I remember not moving from that seat much during that Christmas vacation, and even sneaking down to the machine in the middle of the night … the only problem was, time doors could be heard through closed room doors, along with sword swings and hits, so the room got locked so they didn’t hear “SCHWEEEE!” at two in the morning.

I never completed Ultima II, but always wanted to. Next year, a classmate gave me Ultima III, because his mom didn’t want it in the house, and this was BETTER. I had four people to go around killing stuff with and it had a separate screen for fighting and all this great new stuff like chests … oh crap, ACID TRAP, why am I dead? Didn’t finish that either … school, other things.

Several years pass … seven of them. I continue to try to beat two and three, but I had schoolwork and chess I was kinda good at. By this time I was in high school and a somebody with a mohawk and rainbow hair says to his buddy “Yeah, I finally beat Ultima V.”

Immediately, next time I see the guy, I walk up to him, walking cane and all and I say “You beat Ultima five?” You must understand, I can’t get up the nerve to talk to anybody and here I am talking to someone with blue and red hair and a leather jacket. Kids, even in high school, would look at me, smile just to be nice and go on with their little cliques.

Didn’t know his name … didn’t care. “Want $20 for it?” … “Sure. You got an Apple, right?” …“Yup.”

Next day, this guy actually walks into my American History class before the bell, hands me the box and before I can dig into my pocket to pay him, he says “Keep your money dude. Enjoy.”

This was the fall of 1990. I hadn’t completed two, or three, because I had done something I wouldn’t do later: I had given up, because I was 9, 10, 11, and other things had caught my time. Yet, I was determined to complete five. Two virtues Richard does not tell you that he teaches you in Ultima games are patience and perseverance. You learn about diligence and control in 6, but since I never got a PC till I went off to college in 1992, I never got there until I had the Ultima collection CD sometime later.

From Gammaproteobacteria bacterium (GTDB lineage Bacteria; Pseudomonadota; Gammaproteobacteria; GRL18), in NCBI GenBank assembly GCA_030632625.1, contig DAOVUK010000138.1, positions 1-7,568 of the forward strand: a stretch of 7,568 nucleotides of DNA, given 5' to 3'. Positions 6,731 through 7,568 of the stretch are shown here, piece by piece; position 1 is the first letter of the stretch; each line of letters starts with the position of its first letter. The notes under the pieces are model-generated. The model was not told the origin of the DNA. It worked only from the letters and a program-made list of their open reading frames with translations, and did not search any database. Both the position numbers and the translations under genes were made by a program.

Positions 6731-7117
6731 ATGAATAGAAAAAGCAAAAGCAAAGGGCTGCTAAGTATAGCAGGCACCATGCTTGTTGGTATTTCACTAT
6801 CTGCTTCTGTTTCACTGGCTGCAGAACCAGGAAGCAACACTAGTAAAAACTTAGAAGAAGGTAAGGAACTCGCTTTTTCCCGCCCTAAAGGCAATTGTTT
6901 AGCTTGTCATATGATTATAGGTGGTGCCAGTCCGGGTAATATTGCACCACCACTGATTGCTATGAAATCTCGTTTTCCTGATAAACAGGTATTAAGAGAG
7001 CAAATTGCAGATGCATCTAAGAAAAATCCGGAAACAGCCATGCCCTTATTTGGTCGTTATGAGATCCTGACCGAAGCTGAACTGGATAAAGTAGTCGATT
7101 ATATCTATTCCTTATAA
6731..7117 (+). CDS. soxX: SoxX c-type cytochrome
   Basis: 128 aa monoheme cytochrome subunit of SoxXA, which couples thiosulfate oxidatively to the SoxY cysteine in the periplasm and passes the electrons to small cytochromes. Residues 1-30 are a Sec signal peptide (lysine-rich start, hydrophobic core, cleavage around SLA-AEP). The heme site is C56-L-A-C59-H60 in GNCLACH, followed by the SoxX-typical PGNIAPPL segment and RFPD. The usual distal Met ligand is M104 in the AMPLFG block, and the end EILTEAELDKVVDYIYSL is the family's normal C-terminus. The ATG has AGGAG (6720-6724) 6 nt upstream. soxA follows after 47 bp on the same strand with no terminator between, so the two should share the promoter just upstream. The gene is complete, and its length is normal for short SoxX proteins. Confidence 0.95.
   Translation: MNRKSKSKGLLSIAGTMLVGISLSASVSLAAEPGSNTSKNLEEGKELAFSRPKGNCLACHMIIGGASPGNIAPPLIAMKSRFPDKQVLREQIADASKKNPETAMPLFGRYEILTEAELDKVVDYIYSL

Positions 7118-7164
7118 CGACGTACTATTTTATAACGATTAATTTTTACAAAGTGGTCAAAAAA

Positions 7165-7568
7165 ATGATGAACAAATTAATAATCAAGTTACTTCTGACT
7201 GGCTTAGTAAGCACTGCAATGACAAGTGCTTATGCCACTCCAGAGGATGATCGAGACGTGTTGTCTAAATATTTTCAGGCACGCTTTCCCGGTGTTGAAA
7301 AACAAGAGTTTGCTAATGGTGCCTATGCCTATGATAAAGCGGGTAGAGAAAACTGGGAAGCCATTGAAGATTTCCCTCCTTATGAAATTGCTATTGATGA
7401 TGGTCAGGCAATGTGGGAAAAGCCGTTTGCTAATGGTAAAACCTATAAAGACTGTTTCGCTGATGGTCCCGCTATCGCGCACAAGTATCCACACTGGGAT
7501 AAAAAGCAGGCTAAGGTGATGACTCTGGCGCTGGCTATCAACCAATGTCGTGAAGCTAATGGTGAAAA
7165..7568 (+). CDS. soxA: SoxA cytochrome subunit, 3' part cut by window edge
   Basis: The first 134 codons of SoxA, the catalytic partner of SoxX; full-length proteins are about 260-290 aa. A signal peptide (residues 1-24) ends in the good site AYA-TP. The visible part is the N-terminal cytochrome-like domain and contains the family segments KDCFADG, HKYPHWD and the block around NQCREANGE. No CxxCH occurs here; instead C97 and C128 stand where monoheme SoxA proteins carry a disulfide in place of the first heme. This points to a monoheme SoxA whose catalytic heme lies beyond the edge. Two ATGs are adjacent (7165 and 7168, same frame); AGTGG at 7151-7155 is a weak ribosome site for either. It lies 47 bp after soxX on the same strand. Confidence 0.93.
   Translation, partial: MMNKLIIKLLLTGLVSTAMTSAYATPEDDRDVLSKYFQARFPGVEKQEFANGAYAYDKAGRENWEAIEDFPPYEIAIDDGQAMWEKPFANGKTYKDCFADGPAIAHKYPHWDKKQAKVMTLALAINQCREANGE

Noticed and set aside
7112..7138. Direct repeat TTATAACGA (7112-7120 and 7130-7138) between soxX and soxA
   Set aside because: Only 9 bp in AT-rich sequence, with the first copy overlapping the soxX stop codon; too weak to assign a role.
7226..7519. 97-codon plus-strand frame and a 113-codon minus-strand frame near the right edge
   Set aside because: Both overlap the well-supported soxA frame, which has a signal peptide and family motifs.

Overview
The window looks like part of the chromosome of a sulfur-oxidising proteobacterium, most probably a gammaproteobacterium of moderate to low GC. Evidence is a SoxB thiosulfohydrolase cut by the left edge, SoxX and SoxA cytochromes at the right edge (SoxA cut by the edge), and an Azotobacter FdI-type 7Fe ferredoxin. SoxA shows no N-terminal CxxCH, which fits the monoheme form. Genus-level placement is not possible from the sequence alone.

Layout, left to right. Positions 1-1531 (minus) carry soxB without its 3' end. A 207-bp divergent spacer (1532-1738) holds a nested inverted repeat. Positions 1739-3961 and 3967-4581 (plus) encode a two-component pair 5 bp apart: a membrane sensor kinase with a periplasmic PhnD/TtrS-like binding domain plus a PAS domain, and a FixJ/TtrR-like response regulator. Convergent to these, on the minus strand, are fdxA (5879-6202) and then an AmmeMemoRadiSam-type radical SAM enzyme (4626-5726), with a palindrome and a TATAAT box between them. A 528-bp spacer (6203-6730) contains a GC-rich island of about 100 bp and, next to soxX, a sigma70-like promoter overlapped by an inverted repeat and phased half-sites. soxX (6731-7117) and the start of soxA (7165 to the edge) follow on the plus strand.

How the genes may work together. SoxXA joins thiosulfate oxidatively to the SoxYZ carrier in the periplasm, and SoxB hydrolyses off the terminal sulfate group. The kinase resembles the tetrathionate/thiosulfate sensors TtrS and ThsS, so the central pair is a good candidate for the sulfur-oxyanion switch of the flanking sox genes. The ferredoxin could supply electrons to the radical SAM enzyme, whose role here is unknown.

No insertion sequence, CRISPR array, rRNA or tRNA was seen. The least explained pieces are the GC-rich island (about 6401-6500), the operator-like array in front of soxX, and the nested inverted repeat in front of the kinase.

From the fall of 1990 till the summer of 1991, and I would estimate a good three to four hundred game play hours, coupled with a three ring binder that held all my notes, some of which I had to re-write – August 1, 1991 … I rescued Lord British. SUCCESS!!

I graduated high school in 1992. What came out in 1992? Ultima VII. This one was a bit easier to con grandma into buying … it was a graduation gift, and the box was black, no scary things on it. (I convinced her that the figure on the box of Ultima III was a bug and I played Mr. Exterminator). My cousin also brought me a copy of Ultima IV for my apple, and although it was damaged, I was still able to play most of it.

I didn’t finish two years in college, and was home by winter of 1993. Even though I was tredging through Ultima VII, other issues going on in my life at that time forced me to put the game on hold. I never touched Ultima again until I was out on my own about 1999. I bought the Ultima 9 Collectors Edition, with all 10 games on one cd. By this time my original disks were gone, having succumbed to a ‘religious accident’. I don’t start with 9, I start with Akalabeth, and start playing in order, one by one until I get them done. I was able to get through Serpent Isle and start on Ultima VIII when I tell myself “This isn’t right. This isn’t an Ultima.” I stopped when I had to kill the necromancer. I tried Ultima IX, but again, couldn’t force myself to play outside of Britain. All the games I enjoyed were from Origin. All the games I didn’t enjoy were from EA. This wasn’t Lord British’s fault, this was EA’s fault. I knew that long before there was a “Spoony.”

So, what am I doing, and why am I doing this? More importantly why am I changing things? Hell. What am I changing? Who are these women that are replacing the companions?
So many questions! The answers are coming … but not now. They are explained in the story, and … you’re just going to have to read it, aren’t you (evil grin) … but yes, I will certain explain things as I write them. Suffice it to say my ‘fanboydom’ of our dear Lord British now has its limitations, and certain things will meet NUCLEAR BOMBS. To give you a hint at one of the things that is being EXPLODED … these seven ladies have nineteen (shortly twenty) children between them that I know of. So you know what’s coming! And if you read this entry carefully, you have a clue on what else is meeting the rewriting axe of death.

Have a nice day
-William Chandler

Posted by Sir Stile Teckel - Email Author